The plantain I am referring to is know as common plantain (plantago major) and common it is. It pops up seemly everywhere and you would probably recognize it even if you don’t know it’s name. Along with not knowing it’s name you may not be aware that plantain had many health benefits and is often included in list of the top weeds that we should be eating. Although we have not yet included plantain in our diet I have been harvesting it for medicinal purposes for several years. The following website includes a photo and information about plantains medicinal uses https://usesofherbs.com/plantain.
We have been growing marshmallow for several years now and in the fall I harvest some of the roots as I use it in my Hair Care soap. Last year I also harvested some of the leaves, dried them and stored them. I enjoyed marshmallow tea a few times and have begun harvesting and drying the leaves so I can replenish my herbal “medicine cabinet”.
I actually started this post last week intending for it to be a short summery of our weeks efforts but as the time passes we are harvesting more and more produce. Before I wrap it up I will quickly add –
Blueberries – We are picking fully ripened blueberries and not having to worry about the birds getting them first. If you aren’t sure why click here to read about our blueberry patch update.
and last but not least
Currants – I have been waiting for months for these little berries to be ready. In my opinion they are a superfood and I intend on doing a separate post on them and how I am preserving them.
I am going to wrap up this post now before the list gets any longer. As I head to the farm to pick berries I wish you all a blessed day.
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https://garden.org/plants/view/78608/Narrowleaf-Mountain-Mint-Pycnanthemum-tenuifolium/This plant attracted my attention when I saw our honey bees heavily foraging in it. We are in a wildflower transition period where the blossoms on the Sweet Clover and Canadian Thistle are waning and the Golden Rod is just beginning to open. It seems the bees are foraging mostly on white clover which we have much of but we were happy to find something else that they loved.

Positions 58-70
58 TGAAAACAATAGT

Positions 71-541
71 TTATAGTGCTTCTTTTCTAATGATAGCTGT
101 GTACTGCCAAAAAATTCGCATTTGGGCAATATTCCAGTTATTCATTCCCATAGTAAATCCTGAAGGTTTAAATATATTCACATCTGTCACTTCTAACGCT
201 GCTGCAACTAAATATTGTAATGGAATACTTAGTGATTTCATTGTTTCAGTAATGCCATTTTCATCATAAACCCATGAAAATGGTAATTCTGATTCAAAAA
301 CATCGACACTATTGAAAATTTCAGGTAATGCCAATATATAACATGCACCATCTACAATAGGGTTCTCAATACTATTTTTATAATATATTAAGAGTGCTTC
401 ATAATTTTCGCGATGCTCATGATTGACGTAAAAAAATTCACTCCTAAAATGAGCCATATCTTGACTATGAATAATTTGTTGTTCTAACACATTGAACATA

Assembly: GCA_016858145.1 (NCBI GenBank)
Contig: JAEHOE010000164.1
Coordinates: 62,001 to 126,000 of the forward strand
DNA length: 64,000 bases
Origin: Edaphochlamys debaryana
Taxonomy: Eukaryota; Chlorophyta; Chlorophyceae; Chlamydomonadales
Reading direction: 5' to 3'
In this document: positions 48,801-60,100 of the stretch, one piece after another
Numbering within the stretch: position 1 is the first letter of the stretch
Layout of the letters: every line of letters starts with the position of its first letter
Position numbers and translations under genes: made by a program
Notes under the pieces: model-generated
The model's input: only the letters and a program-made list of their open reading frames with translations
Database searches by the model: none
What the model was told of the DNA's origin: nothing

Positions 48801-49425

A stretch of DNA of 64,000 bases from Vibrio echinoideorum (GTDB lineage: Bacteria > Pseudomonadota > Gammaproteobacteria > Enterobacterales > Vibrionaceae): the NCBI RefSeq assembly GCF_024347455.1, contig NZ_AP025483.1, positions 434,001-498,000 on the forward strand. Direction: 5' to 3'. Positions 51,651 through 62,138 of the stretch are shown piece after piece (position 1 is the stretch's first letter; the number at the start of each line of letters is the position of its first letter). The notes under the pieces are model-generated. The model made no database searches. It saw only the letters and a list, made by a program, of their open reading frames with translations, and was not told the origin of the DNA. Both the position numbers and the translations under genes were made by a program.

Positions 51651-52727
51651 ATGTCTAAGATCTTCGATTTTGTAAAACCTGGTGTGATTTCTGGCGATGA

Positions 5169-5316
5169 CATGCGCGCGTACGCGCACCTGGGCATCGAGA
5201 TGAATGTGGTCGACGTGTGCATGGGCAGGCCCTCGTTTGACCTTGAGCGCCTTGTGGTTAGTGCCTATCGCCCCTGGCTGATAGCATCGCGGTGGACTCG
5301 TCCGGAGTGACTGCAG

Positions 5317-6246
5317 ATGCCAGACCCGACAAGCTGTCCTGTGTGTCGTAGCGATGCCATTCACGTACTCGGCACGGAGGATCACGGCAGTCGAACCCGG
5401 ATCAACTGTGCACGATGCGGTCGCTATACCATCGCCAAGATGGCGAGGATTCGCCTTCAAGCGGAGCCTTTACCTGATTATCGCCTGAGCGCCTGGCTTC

My husband and I searched all of our plant reference books and several online data bases and were unable to identify this plant. The plant had grown up in an area where we had planted a wild flower seed mix several years ago. So I decided to go to what I assumed was the source. The wild flower seed mix we planted was from American Meadows https://www.americanmeadows.com/wildflower-seeds . We first search their website and were unable to find any plant that resembled our mystery plant. I then decided to contact the company. I used the contact form on their website and included a picture of the plant I was trying to I.D. This was on Sunday. I received an automated reply that day saying they received my message and would try to respond within 48 hours.
My husband and I continued to search online wildflower data bases to no avail and on Monday I received an email from Lisa at American Meadows. She thought the plant in the photo was Yarrow. I replied immediately. At first glance the plant may look like Yarrow, but we also have Yarrow growing on the farm and there are several differences in the two plants. The flowers are different, but more noticeable is the difference in the leaf structure and I have never seen the bees visit Yarrow.
I sent Lisa a second photo of our mystery plant which showed the leaves more clearly. Lisa replied that same day. From this picture she could now see that the plant was not Yarrow. She could not identify the plant but if I could send a close up of the flowers she would “call in the troops” to help find our answer. On Wednesday I sent a couple more photos, described the light scent of the flowers and told her we lived in South-East Michigan.
Later that day I was surprised and excited to receive Lisa’s email. It read: “Success!